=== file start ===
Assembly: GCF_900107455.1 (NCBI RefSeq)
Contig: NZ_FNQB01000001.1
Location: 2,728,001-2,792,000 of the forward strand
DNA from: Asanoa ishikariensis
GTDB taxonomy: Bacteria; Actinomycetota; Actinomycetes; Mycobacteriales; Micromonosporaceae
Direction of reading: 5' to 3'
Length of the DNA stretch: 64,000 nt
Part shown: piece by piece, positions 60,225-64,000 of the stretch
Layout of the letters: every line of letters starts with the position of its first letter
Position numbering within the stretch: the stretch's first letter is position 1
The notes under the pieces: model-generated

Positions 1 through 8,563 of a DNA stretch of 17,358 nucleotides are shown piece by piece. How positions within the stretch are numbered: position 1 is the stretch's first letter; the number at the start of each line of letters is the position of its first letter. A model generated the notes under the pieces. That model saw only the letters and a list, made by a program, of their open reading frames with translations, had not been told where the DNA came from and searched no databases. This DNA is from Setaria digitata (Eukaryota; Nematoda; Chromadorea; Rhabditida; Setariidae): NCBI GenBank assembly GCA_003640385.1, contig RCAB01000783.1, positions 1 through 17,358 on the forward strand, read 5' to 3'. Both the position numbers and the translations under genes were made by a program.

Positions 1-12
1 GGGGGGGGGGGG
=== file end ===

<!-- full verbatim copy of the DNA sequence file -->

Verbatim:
Assembly: GCF_900107455.1 (NCBI RefSeq)
Contig: NZ_FNQB01000001.1
Location: 2,728,001-2,792,000 of the forward strand
DNA from: Asanoa ishikariensis
GTDB taxonomy: Bacteria; Actinomycetota; Actinomycetes; Mycobacteriales; Micromonosporaceae
Direction of reading: 5' to 3'
Length of the DNA stretch: 64,000 nt
Part shown: piece by piece, positions 60,225-64,000 of the stretch
Layout of the letters: every line of letters starts with the position of its first letter
Position numbering within the stretch: the stretch's first letter is position 1
The notes under the pieces: model-generated

Positions 1 through 8,563 of a DNA stretch of 17,358 nucleotides are shown piece by piece. How positions within the stretch are numbered: position 1 is the stretch's first letter; the number at the start of each line of letters is the position of its first letter. A model generated the notes under the pieces. That model saw only the letters and a list, made by a program, of their open reading frames with translations, had not been told where the DNA came from and searched no databases. This DNA is from Setaria digitata (Eukaryota; Nematoda; Chromadorea; Rhabditida; Setariidae): NCBI GenBank assembly GCA_003640385.1, contig RCAB01000783.1, positions 1 through 17,358 on the forward strand, read 5' to 3'. Both the position numbers and the translations under genes were made by a program.

Positions 1-12
1 GGGGGGGGGGGG